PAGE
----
I would have forgotten all about The Little House were it not for Helen Garner’s short essay reflecting on her visceral and enduring memory of a childhood storybook, The Journey of the Stamp Animals. How this book thrilled her, not least the illustrations of Australian animals dressed as ‘glamorous vixens in tiaras and plunging-necked cocktail gowns’, of foxes wearing clothes with ‘special slits at the back, for out of the skirts and trousers gushed great, curvy tails.’
The image was ‘sexual, sinister, intensely metropolitan…’. It felt a long way from Garner’s ‘humble town of Geelong’ in the 1940s.
Her essay got me thinking about storybooks buried in my childhood consciousness.
When I remembered Virginia Lee Burton’s The Little House, I had no notion of it as the children’s classic storybook that it is, first published in 1942, winner of a prestigious Caldecott Medal in 1943. Miraculously I unearthed our edition – reprinted in 1969, a year before I was born – from my parent’s house. A whole generation had been skipped; I’d not read it to my own children and I’d not seen it in over thirty years.
But as I held the slim, softened paperback in my hands – its whimsical, curly title font, creamy paper, compelling illustrations – I inhaled on the full memory of its impact and appeal.
I had loved this book.
Firstly, the Little House was personified and gendered. Not only was she ‘pretty’ – and painted pink! – she was ‘strong’ and ‘well built’, by a man (naturally) who deemed she would ‘never be sold for gold or silver’ but would ‘live to see our great-great-great grandchildren’s great-great-grandchildren living in her.’ The Little House sat contentedly on a hill, glorious green countryside all around her. She epitomised longevity and all things predictable and aesthetically pleasing.
But as the seasons cycled and the children grew and time marched on, the Little House began to notice the encroachment of the once distant city, its ensuing menaces of industrialisation. Roads are built, and then more houses, bigger houses, apartment houses and tenement houses, schools, stores and garages. Slowly, but surely, the Little House becomes dwarfed by high-rise buildings, ‘trolley cars’ and elevated rail lines. Just when you think those buildings couldn’t get any higher, greyer or more foreboding, you turn the page to discover that the Little House is now barely recognisable. Covered in black soot, broken and tiny, she is all but invisible under the weight of the city. She is also abandoned and trapped by her builder’s caveat, unable to be sold by his absent descendants.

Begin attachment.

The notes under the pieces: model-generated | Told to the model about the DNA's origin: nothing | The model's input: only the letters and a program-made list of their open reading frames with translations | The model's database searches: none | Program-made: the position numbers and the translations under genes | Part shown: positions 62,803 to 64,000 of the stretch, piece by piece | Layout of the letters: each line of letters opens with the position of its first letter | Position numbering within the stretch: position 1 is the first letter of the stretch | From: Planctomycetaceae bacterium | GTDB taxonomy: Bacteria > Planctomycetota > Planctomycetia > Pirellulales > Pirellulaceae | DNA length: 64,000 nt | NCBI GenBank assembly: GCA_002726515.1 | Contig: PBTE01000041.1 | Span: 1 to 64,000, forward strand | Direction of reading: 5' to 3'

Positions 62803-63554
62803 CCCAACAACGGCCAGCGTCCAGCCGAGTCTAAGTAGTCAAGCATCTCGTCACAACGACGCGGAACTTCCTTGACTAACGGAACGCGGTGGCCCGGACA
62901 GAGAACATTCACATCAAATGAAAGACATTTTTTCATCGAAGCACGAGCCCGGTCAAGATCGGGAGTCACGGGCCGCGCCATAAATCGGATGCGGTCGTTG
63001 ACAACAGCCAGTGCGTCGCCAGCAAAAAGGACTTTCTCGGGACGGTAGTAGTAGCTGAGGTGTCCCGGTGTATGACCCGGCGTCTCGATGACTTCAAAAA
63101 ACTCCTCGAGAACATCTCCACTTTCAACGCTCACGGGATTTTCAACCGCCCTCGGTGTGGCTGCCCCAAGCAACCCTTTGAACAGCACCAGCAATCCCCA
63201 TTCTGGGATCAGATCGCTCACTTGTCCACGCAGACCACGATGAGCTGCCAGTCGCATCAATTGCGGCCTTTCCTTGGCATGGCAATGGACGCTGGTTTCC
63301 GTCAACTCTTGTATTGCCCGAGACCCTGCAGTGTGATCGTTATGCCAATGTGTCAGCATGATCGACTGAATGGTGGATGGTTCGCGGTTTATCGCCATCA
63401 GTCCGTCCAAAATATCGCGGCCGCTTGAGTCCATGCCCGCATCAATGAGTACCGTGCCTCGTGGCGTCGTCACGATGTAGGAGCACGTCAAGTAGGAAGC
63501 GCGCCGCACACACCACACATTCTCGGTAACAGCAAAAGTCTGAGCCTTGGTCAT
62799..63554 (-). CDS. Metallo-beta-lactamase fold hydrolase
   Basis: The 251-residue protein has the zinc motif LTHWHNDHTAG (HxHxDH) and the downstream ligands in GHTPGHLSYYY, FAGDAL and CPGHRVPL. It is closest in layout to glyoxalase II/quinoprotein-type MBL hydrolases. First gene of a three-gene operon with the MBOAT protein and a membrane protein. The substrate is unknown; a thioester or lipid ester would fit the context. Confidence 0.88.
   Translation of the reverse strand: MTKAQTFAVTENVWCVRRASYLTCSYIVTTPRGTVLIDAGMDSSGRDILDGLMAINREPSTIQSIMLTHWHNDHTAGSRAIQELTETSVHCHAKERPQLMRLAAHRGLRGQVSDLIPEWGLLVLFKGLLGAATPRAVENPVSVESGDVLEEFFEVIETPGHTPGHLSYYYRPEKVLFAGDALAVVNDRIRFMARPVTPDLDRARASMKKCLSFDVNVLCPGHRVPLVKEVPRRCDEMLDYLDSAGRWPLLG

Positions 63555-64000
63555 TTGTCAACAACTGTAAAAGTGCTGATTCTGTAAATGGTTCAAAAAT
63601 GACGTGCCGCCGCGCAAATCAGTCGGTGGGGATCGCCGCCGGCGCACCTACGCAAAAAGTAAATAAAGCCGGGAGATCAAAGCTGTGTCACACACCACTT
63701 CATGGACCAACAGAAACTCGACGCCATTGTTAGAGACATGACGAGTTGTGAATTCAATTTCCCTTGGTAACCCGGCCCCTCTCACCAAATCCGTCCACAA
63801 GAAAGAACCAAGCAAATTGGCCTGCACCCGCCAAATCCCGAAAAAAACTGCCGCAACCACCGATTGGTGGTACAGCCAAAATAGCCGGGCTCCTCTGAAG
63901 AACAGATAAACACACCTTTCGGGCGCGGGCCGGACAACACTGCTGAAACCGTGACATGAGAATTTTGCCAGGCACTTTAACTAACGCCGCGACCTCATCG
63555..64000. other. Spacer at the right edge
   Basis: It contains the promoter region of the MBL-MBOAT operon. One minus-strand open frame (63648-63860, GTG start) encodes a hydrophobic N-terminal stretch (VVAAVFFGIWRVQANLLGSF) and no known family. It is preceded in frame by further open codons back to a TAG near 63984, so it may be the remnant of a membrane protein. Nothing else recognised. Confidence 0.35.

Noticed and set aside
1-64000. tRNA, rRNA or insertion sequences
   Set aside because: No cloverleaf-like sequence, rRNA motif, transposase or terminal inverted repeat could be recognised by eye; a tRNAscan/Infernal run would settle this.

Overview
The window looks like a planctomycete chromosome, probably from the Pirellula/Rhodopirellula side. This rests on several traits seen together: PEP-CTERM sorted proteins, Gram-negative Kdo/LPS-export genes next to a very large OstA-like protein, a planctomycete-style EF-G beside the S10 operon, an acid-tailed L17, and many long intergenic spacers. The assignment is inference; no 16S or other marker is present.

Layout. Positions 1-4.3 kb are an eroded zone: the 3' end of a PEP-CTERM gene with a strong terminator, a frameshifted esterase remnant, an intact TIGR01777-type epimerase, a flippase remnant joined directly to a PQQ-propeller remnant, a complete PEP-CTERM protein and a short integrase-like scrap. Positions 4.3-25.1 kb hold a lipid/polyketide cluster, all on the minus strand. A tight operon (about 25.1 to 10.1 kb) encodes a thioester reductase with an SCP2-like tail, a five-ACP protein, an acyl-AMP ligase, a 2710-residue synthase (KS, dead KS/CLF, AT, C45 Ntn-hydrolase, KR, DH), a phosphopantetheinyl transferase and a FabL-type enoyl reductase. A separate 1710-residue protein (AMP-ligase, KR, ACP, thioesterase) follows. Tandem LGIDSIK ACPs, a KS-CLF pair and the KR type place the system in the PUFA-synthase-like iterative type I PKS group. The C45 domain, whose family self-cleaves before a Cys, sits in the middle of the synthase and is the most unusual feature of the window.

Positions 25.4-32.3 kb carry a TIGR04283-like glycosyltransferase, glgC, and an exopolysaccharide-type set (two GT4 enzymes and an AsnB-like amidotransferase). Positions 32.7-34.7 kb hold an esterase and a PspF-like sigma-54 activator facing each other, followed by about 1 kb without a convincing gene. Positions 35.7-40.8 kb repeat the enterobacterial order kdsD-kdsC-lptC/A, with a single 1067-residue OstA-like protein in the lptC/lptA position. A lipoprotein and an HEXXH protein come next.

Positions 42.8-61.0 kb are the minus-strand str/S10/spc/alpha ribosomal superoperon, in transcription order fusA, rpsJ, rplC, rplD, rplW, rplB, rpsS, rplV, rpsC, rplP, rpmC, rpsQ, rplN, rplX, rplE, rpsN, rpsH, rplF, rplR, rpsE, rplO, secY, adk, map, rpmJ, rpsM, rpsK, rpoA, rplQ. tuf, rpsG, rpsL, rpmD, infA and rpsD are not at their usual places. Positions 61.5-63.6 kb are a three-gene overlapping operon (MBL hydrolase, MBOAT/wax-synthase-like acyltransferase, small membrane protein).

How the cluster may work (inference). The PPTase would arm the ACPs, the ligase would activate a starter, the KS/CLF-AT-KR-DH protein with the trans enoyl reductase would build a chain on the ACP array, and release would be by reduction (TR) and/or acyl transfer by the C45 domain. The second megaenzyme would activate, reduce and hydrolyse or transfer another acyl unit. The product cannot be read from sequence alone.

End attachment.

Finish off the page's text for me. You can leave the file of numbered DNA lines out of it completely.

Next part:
Even so, she was ‘just as good a house as ever underneath.’
Finally – thank goodness! – the Little House is re-discovered by the builder’s great-great-granddaughter. And with her fundamental sturdiness intact, the Little House is jacked up and trucked from the city, given a fresh lick of pink paint and reinstated amongst rolling hills and singing birds. She is free again to watch from her perfect little windows and shutters the coming and going of the seasons and the sun and the moon and stars.
Your relief for the Little House at this point is palpable. There is also a strange sense of something I can’t quite put my finger on, not then, or even now. It is contained in a small detail of the story that suggests her terrifying ordeal is perhaps the Little House’s own fault. It occurs in one simple sentence on page four: ‘The Little House was curious about the city and wondered what it would be like to live there.’ This detail resurfaces again on page 40, the final page of the book. ‘Never again’, we are told, ‘would she be curious about the city…. Never again would she want to live there…’. Though we don’t really understand how, the Little House’s curiosity is partly to blame for the whole thing.
Not surprisingly, The Little House, I now discover, is famously viewed as a critique of urban sprawl, a motivation allegedly denied by its author, who said she merely wanted to convey ‘a sense of the passage of time’ to young readers.
I find myself now living in Mount Barker, a 173-year-old town in the Adelaide Hills, which, as it happens, is the fastest growing inland town in Australia. A 2010 rezoning of agricultural land will result in the population doubling here over two decades. This once small town is now the site of expanding housing developments, congested traffic and groaning infrastructure. People talk about retaining the town’s authentic character, of maintaining a rural sense of community. Barely acknowledged in the mainstream public consciousness are the indigenous landowners, the Peramangk people.
These are some of the tensions that fueled the writing of my novel-in-stories, Barking Dogs, which is set in a fictitious, but named, Mount Barker. I wanted to write stories about the community we yearn for and imagine we have, the reality of our isolation, our betrayals and grief.
Now that I’ve remembered The Little House, I can sense its composted influence, all the way from my childhood.
Rebekah Clarkson is the author of Barking Dogs.